TELECOM Digest OnLine - Sorted: Re: Worst Phishing Fraud Attack Ever! 40 Million Cards Affected

Re: Worst Phishing Fraud Attack Ever! 40 Million Cards Affected

Robert Bonomi (
Sun, 19 Jun 2005 02:23:22 -0000

In article <>,
Steve Sobol <> wrote:

> Lisa Minter wrote:

>> "Hardly a week goes by without startling new examples of breaches of
>> sensitive personal data, reminding us how important it is to pass a
>> comprehensive identity theft prevention bill in Congress quickly,"
>> said Sen. Charles Schumer (news, bio, voting record), D-N.Y.

> Startling? I am not even surprised by junk like this anymore.

>> [TELECOM Digest Editor's Note: My thanks to Lisa for rounding up this
>> item. So what do we do now? Discontinue any/all shopping on the
>> web where Card Systems is the processor? What information _is_ safe
>> to give over the net any longer? Any at all? PAT]

> ???

> Who said anything about the Internet? This particular breach would
> affect much more than just Internet transactions. This is apparently a
> backend system that was breached. Non-Internet transactions could also
> have been exposed.

> And there's no way to avoid Card Systems, because we don't do business
> with them directly, and as far as I know, neither do the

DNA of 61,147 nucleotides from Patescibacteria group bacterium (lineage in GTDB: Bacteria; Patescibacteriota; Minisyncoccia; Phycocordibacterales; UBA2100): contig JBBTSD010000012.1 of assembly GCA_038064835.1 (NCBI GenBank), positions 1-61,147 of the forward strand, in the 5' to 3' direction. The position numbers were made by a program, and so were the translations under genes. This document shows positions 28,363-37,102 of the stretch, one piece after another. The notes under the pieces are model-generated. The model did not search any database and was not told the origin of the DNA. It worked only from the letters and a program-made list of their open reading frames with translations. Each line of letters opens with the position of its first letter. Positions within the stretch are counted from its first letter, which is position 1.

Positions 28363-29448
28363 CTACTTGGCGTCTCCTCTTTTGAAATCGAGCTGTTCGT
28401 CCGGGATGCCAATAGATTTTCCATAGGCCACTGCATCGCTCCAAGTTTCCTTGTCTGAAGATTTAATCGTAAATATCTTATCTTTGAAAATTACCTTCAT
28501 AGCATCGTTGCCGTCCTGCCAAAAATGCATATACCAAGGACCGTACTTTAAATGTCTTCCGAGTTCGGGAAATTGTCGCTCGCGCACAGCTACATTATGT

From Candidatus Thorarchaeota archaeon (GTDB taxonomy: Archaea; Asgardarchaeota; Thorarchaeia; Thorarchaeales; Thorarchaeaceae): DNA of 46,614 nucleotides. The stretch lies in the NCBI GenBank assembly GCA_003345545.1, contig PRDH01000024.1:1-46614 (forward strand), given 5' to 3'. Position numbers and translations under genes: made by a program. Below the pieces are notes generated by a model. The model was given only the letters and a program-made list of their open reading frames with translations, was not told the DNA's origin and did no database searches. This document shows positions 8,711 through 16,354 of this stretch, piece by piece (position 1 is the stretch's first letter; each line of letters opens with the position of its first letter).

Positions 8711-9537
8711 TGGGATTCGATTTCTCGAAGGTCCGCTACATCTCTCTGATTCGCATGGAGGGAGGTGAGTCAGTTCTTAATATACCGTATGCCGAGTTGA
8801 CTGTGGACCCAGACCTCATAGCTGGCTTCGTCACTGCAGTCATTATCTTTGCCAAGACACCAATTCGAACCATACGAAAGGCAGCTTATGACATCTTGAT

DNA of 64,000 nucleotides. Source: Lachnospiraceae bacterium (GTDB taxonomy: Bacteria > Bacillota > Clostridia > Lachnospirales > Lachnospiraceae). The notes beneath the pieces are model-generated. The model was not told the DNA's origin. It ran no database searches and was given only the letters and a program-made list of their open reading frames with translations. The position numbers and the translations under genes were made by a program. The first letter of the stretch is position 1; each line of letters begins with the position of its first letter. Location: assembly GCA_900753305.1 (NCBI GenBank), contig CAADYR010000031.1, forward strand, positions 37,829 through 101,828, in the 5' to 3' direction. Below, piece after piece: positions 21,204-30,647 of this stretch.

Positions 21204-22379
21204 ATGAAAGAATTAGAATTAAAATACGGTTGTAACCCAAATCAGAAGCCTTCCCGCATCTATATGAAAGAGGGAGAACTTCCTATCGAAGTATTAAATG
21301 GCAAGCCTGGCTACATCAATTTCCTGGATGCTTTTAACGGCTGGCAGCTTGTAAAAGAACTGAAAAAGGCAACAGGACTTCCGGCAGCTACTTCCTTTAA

> merchants. They deal with the card issuers.

Not exactly. Card systems is a payment clearinghouse. Merchants
submit transactions to a clearinghouse, who route things to the
correct card company, who route it to the issuing bank. A few "very
large" retailers (e.g. sears, walmart) may deal directly with the CC
companies, but it is unlikely. Some card issuers _also_ run a payment
clearinghouse, and thus short-cut the processing of their cards, when
processed through their clearinghouse.

The merchants that use Card Systems, know who they use to processes
card charges.

Customers of those merchants, however, have no way of telling, nor of
finding out, who the merchant uses to 'clear' the CC transactions.

Folks like Card Systems serve a similar purpose to "aggregators"
and/or "freight forwarders" in the shipping business. They provide
access to the high-volume channels, for those who don't have the
justification for 'direct' access to those channels.

[TELECOM Digest Editor's Note: And other than that one sort of skimpy
and guarded press release they gave out (and we printed here on
Saturday), they have had nothing more to say about it. PAT]

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